FIG. 2 is a top view of the conduit illustrated in FIG. 1;
FIG. 3 is a sectional view through line 3--3 of the system illustrated in FIG. 2;
FIG. 4 is an end view of an optical fiber;
FIG. 5 illustrates injection and emission of electromagnetic radiation with respect to an optical fiber; and
FIG. 6 is a perspective view of an insulated wire including another embodiment of the present wear detection system.
FIG. 1 illustrates a conduit 100 including an optical fiber 102 in accordance with the present invention. The conduit includes an inner surface 104 and an outer surface 106. The inner surface 104 defines a flow path through which fluid, gas, and the like may be transmitted. The inner surface and outer surface define a thickness T of wall 108. Conduit 100 also includes a first end 110 and a second end 112. Optical fiber 102 is placed within wall 108, and a predetermined distance between inner surface 104 and outer surface 106. As shown in FIG. 1, the optical fiber is wrapped helically along the entire length of the conduit and includes an input end 114 and an output end 116. It is not necessary that the fiber extend along the entire length, rather the fiber need only extend along the length of the conduit where it is desired to detect wear.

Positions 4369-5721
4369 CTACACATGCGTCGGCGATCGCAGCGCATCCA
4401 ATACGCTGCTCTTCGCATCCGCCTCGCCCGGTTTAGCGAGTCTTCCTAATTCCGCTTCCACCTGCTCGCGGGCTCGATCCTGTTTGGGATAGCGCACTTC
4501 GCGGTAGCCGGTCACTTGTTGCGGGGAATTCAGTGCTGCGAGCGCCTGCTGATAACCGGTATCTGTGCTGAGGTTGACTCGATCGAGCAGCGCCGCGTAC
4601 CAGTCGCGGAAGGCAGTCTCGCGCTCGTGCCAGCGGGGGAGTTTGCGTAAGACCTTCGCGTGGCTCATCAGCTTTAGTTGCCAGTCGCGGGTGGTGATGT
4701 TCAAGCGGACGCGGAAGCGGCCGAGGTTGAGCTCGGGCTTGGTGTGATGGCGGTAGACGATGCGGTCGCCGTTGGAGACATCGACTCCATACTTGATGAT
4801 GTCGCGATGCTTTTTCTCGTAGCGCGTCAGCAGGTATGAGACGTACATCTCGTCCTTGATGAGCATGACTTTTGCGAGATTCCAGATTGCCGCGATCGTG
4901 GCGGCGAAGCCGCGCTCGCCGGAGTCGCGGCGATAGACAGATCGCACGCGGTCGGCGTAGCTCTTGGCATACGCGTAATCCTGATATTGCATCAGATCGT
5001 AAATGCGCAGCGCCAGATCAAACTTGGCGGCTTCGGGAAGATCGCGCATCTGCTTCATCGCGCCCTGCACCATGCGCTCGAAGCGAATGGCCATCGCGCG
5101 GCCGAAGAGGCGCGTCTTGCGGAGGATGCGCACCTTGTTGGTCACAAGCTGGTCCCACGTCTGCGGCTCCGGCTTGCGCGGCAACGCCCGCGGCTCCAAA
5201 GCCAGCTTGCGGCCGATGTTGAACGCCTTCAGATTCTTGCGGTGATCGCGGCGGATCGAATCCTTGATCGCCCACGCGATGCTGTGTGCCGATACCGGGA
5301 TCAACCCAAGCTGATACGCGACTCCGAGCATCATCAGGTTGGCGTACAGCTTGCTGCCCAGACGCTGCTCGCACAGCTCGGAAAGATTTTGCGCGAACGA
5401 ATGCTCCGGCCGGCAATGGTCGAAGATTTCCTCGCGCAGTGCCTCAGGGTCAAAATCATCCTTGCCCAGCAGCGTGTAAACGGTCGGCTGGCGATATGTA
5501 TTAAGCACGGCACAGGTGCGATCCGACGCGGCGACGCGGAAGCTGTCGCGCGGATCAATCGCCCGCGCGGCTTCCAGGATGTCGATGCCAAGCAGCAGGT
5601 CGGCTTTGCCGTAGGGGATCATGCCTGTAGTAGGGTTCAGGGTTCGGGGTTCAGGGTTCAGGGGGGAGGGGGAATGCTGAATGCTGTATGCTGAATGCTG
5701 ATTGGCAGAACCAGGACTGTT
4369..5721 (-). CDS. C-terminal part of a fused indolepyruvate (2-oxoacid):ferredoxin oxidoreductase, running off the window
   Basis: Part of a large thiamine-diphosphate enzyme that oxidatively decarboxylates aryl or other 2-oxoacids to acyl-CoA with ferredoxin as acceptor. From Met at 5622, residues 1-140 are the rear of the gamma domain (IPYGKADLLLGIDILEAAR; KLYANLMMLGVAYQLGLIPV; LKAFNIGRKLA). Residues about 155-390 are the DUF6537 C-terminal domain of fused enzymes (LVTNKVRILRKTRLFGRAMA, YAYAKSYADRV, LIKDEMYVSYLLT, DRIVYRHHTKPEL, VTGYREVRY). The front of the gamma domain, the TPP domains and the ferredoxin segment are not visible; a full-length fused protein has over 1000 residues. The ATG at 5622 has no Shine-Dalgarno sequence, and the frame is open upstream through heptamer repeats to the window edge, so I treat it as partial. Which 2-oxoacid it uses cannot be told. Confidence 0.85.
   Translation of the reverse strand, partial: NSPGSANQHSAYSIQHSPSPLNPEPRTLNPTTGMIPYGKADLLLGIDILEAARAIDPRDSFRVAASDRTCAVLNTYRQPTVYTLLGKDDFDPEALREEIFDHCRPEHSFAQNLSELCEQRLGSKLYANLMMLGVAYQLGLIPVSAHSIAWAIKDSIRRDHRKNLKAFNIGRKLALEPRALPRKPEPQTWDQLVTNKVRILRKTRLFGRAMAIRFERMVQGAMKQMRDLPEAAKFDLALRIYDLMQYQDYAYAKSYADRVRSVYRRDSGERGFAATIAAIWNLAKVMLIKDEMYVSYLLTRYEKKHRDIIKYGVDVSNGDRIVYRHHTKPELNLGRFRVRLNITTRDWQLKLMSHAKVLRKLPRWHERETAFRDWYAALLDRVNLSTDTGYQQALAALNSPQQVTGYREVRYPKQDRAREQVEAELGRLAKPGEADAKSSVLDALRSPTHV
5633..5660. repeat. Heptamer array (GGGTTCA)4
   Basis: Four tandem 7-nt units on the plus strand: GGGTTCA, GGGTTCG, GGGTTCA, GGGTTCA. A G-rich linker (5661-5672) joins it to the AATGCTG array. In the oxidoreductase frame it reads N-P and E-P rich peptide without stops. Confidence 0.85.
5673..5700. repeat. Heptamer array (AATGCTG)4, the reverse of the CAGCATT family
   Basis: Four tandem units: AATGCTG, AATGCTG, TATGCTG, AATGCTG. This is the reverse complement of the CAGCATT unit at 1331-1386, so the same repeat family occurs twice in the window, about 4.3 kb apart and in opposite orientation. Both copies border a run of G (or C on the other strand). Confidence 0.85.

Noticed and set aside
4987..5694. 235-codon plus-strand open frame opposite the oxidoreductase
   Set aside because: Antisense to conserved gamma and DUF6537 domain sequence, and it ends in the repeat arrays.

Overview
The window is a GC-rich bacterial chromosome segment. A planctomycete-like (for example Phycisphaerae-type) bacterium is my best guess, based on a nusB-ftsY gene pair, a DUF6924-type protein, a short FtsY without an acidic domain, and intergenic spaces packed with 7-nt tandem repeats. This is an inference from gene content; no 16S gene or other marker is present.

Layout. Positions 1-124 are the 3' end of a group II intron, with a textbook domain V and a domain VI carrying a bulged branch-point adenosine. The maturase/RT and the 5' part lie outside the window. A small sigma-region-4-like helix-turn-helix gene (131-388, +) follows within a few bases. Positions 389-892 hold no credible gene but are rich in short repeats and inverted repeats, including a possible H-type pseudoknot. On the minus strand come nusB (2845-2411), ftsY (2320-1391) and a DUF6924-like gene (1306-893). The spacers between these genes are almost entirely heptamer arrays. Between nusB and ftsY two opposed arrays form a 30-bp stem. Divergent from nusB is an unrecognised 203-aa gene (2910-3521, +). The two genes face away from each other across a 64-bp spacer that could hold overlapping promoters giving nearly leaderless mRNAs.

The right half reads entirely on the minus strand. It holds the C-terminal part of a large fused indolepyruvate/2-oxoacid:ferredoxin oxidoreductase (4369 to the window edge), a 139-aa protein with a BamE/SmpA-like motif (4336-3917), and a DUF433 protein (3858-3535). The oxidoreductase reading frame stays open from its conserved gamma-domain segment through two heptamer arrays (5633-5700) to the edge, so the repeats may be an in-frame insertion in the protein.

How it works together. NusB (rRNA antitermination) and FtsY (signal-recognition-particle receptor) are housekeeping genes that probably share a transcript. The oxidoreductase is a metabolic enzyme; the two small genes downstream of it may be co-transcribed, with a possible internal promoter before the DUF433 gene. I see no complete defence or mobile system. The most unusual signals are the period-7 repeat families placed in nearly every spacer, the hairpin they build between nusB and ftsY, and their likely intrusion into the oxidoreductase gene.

The optical fiber generally is disposed within the conduit during manufacture of the conduit. For example, if conduit 100 is a plastic pipe, the optical fiber is wrapped helically around the conduit and disposed between the inner and outer surfaces. Specifically, immediately after the molding process and while the plastic is still soft, the optical fiber can be wrapped helically around the conduit and between the inner and outer surfaces. The conduit could then be re-heated so as to form a complete enclosure around the optical fiber.
FIG. 2 illustrates a top view of conduit 100 including optical fiber 102. As illustrated in FIG. 2, optical fiber 102 is located at a distance Do from outer surface 106 and a distance Di from inner surface 104. The optical fiber, as shown in FIG. 2, is the same distance from the inner and outer surfaces along the entire length of the conduit. This may be best shown in FIG. 3 which is a cross-sectional view of conduit 100 through line 3--3 of FIG. 2. As shown in FIG. 3, the optical fiber is a same distance Di from inner surface 104 and the same distance Do from outer surface 106 along the entire length of the conduit.
FIG. 4 illustrates an end view of optical fiber 102. Fiber 102 includes a core portion 150 through which an optical signal generally is transmitted. Optical fiber 102 also includes cladding portion 152 and an outer coating 154, sometimes referred to herein as a protective layer. Coating 154 generally is a protective coating utilized to prevent damage to cladding 152 and core 150. Cladding portion 152 is utilized to reflect an optical signal being transmitted through core portion 150. Specifically, as the optical signal is transmitted through core portion 150, the optical signal reflects off cladding 152.